Walt Disney still knows how to make a good animal-adventure action yarn, and they prove it with WHITE FANG, a picture based on the classic John London novel, filmed entirely amid the breathtaking scenery of Alaska.
The story takes place in 1898 and tells about Jack Conroy, a San Francisco boy who comes to the harsh Alaskan wilderness in a dangerous search for his father’s gold mine. The young explorer meets his father’s buddy Alex Larson, a rugged guide who agrees to take Jack to his father’s claim.
They set out by dog sled, and we soon see that a half-dog, half-wolf is slipping in to their campsite at night to swipe fish for a pup she is mothering nearby. When wolves attack and kill the mother, the pup is left to fend for itself.
Jack and Alex reach a town where they plan to winter. A band of Indians, meanwhile, find the pup, and the chief names him White Fang. As Spring comes, Jack and Alex resume their quest, but stop off at the Indians’ settlement. The chief explains that the half-dog, half-wolf has been raised to obey, not be friendly, but Jack seeks to change that.
Jack’s chance comes when he is chased and trapped by a grizzly. White Fang intervenes, and Jack returns the favor with a tasty treat, which begins their friendship. White Fang, however, is later trapped by an unsavory lot, who teach the wolf/dog to be mean so that it will win gambling money in illegal dogfights.
White Fang eventually meets his match in a brutal bulldog, but now it is Jack who intervenes in the nick of time. Having earlier reached his father’s claim and begun the work of digging for gold, the boy returns with the wolf/dog to the cabin where he seeks to transform White Fang’s nature.
Jack’s ordeal with the unsavory element in town is far from over. Bringing a bag of gold for testing, Jack and White Fang are followed home by the evil-doers…
If you like dogs (huskies, malamutes, and St. Bernards) and the lessons Disney provides in films like these, lessons about responsibility, love and loss, you’ll like WHITE FANG. Indeed, the film’s theme is that dog as friend is better than dog as simple obeyer. The action is well-edited and handled tastefully, in that sweet-natured moments, such as cuddly affection, are balanced with moments of real-life in the wilderness that are not so nice.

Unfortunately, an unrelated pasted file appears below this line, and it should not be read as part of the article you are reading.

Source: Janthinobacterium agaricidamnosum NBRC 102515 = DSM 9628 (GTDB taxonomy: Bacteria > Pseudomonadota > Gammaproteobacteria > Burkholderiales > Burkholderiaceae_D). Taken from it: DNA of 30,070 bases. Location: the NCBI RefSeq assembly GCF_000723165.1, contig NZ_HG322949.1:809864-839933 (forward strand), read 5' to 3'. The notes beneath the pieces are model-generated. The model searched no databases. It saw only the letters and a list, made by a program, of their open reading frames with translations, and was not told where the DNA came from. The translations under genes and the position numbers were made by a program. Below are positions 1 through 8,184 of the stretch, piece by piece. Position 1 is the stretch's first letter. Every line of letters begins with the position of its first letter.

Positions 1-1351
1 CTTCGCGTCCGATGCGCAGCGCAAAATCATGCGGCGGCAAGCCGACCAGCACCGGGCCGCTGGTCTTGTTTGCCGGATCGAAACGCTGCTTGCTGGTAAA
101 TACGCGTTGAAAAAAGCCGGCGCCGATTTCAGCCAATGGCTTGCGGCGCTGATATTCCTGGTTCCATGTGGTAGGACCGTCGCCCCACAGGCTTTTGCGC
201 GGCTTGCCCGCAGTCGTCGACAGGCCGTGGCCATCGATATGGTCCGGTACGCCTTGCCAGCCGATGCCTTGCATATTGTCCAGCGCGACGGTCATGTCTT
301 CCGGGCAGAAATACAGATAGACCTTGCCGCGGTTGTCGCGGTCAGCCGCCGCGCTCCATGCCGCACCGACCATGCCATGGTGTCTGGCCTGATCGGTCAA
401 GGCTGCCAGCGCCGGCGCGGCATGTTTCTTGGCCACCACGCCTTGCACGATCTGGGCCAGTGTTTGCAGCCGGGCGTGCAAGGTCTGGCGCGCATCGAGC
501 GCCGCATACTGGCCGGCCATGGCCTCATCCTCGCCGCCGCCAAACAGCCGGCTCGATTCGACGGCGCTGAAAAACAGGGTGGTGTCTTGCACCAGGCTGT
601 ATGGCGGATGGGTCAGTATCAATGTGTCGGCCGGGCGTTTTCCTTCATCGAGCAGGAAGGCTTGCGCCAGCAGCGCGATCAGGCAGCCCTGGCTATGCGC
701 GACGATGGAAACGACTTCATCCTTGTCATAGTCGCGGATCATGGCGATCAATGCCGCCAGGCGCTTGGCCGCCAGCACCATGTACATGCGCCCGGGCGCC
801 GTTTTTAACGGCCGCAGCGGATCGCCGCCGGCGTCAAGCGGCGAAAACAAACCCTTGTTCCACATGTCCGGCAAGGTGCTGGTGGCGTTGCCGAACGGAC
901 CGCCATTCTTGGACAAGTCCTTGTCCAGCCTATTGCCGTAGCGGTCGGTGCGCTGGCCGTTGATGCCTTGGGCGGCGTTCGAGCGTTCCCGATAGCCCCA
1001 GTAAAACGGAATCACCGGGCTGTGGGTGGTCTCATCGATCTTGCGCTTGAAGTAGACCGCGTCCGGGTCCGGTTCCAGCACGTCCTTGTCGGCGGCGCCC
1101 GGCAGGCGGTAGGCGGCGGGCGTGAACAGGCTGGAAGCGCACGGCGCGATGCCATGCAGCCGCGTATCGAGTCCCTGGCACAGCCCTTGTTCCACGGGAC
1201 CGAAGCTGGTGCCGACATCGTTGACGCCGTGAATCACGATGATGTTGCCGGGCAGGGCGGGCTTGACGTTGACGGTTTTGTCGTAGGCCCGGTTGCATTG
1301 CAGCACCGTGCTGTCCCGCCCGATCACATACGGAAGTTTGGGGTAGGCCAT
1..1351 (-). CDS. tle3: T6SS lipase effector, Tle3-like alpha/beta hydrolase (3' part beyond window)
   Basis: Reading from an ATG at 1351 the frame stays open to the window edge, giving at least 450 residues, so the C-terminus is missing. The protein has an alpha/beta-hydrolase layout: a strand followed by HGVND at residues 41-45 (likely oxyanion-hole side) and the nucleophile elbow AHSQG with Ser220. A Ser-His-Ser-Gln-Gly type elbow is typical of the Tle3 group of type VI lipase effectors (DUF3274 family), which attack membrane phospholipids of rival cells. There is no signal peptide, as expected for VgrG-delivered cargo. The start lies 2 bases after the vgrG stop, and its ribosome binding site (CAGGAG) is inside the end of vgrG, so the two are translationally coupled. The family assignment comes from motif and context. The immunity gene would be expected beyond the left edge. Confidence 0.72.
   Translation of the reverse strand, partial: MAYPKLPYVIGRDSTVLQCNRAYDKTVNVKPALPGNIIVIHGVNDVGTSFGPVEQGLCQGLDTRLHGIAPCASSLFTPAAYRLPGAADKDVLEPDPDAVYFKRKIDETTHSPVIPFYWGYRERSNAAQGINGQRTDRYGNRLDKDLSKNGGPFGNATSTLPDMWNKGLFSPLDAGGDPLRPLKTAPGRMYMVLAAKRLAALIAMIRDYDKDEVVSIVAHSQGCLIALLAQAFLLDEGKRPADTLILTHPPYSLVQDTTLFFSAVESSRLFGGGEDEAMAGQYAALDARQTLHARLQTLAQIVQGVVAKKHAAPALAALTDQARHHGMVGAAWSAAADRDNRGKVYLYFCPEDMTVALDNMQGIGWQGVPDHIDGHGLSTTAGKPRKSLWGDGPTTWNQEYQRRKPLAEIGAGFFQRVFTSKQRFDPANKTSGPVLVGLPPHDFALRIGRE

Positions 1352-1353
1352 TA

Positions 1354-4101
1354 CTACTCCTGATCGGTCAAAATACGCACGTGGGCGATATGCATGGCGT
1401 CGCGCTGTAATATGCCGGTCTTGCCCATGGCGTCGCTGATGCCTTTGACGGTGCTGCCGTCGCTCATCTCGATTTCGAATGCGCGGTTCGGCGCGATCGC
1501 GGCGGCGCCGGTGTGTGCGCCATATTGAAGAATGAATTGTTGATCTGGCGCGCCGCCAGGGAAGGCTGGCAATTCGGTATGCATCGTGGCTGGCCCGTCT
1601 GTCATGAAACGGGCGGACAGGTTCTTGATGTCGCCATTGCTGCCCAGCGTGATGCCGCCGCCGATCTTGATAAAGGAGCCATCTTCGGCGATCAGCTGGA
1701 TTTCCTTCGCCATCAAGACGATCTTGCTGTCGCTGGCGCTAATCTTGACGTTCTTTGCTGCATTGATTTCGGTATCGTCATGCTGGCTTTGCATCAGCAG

Yes, Disney sure knows how to capture God’s creation on screen, which in itself is enough to draw moviegoers to WHITE FANG. It could have stood on its own as a G-rated picture, but due to the presence of 9 obscenities (7 of them “damn”), the movie is rated PG.
9 obscenities (7 of them "damn") and 2 profanities (My G_d!)
Based on the classic John London novel, WHITE FANG was filmed amid the breathtaking scenery of Alaska. In 1898, Jack Conroy comes to the harsh Alaskan wilderness to search for his father's gold mine. The young explorer meets his father's buddy Alex Larson, who agrees to take Jack to his father's claim. They set out by dog sled, and we see a half-wolf swiping fish for her pup. When wolves kill the mother, Indians find the pup and name him White Fang. When Jack is trapped by a grizzly, White Fang intervenes. Later, an unsavory lot teach the wolf/dog to fight in illegal dogfights. White Fang meets his match in a brutal bulldog, but Jack intervenes in the nick of time. Having reached his father's claim and begun digging for gold, the boy returns with the wolf/dog to the cabin to transform White Fang's nature. Jack's ordeal is far from over. Bringing a bag of gold for testing, Jack and White Fang are followed by evil-doers...
If you like dogs and lessons about responsibility, love and loss, you'll like WHITE FANG. The action is well-edited and handled tastefully. Yes, Disney knows how to capture God's creation on screen. It could have stood on its own as a G-rated picture, but due to 9 obscenities, the movie is rated PG.